It's taken nearly two months of Obamacare website disasters and presidential flip-flopping on his namesake health care program to do it, but President Obama's fumbling has become his “Katrina” moment, according to a new analysis.
“These have been difficult weeks for the president, but it needs to be understood how potentially consequential these weeks could be on the arc of his presidency,” said pollster Bill McInturff. “As the weeks have passed since that late October track, it is even easier to see the parallels to the post Katrina period as the president's job approval ratings, personal favorable ratings, and key attitudinal measures have all dropped,” he finds in the new analysis of poll data.
His report, “President Obama and the dreaded ‘K-word: Katrina,’” finds that the Obamacare problems have started to eat at Obama’s polls, even his personal favorability, which in the past has remained high despite low approval ratings.
“A ‘Katrina moment’ means not just a job and personal approval rating change, it also means a significant drop in personal attributes, like trust and leadership, all of which are so significant it helps the other party in the generic vote,” McInturff told Secrets. “Once the website problems were compounded with a sense the president’s promise about keeping your coverage if you like it did not happen, it’s eroded his personal standing in a way that will have longer term consequences.”
McInturff, co-founder of Public Opinion Strategies and who teams with Democratic pollster Peter Hart to conduct the Wall Street Journal/NBC polls, said that in several key polling categories, Obama’s numbers are similar to those of former President George W. Bush after he tripped in the aftermath of the 2005 Katrina storm in the Gulf of Mexico.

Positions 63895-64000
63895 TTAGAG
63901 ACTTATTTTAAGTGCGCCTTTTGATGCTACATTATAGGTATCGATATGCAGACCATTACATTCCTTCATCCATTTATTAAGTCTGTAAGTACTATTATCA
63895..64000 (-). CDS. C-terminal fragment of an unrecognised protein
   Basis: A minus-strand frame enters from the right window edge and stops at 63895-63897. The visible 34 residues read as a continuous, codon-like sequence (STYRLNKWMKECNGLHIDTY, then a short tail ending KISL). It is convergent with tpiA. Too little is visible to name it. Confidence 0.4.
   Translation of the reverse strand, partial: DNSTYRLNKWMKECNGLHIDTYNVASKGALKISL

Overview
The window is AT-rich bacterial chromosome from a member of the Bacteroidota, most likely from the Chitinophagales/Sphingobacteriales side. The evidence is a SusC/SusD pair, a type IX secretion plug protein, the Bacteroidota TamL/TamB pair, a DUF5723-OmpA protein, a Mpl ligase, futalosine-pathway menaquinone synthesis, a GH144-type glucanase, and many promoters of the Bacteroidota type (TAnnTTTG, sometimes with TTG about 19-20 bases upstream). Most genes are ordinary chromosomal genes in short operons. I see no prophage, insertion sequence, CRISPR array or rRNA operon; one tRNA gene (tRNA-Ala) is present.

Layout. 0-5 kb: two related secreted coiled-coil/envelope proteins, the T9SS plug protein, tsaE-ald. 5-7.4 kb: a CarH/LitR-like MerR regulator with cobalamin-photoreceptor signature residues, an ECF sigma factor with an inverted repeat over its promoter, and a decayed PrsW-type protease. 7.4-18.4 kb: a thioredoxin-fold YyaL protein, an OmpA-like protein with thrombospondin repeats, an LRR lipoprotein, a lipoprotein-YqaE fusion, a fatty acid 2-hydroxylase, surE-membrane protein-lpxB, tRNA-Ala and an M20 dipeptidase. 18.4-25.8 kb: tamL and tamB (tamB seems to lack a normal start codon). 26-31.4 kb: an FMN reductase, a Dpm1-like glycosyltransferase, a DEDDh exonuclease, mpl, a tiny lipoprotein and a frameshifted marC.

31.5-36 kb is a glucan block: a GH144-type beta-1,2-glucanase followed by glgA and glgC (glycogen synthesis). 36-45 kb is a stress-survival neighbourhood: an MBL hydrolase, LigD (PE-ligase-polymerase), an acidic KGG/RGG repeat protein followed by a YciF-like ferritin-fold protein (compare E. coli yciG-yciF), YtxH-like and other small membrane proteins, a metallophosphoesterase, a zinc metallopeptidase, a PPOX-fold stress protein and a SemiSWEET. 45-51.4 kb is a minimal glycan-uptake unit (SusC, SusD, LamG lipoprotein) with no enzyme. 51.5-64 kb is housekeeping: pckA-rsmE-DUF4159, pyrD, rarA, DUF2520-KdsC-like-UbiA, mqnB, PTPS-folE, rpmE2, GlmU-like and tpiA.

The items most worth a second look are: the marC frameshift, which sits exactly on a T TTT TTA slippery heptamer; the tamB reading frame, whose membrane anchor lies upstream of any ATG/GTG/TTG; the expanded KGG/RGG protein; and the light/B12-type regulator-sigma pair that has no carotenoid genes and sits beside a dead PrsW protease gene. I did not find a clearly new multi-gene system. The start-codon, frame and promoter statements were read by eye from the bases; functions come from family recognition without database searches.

“The history is not yet written for President Obama’s second term, but the president is facing perilous numbers,” he said in the new analysis. “When a president’s ratings drop on core attributes like honesty and leadership, the underpinnings of their personal and job approval ratings are in significant jeopardy,” he said.
What's more, it's impacting other Democrats up for election in 2014. “Midterm elections are almost always a referendum on the president with a direct connection between low job approval ratings and the incumbent party absorbing significant losses. Democrats beware,” said McInturff.
His analysis came as Rasmussen Reports released a poll that found Obamacare at it’s most unpopular point ever and several other polls showing that the president’s approval numbers are at or near their lowest ever.
“Once unleashed, these negative sentiments are difficult to reverse and correct, but this is consistent with the past experience of other presidents whose presidencies have absorbed this type of consequential – and negative – event,” said McInturff.
“Our experience through the years would tell us it is going to get worse, not better, for the president in the days and weeks ahead,” he added.Paul Bedard, The Washington Examiner's "Washington Secrets" columnist, can be contacted at email@example.com.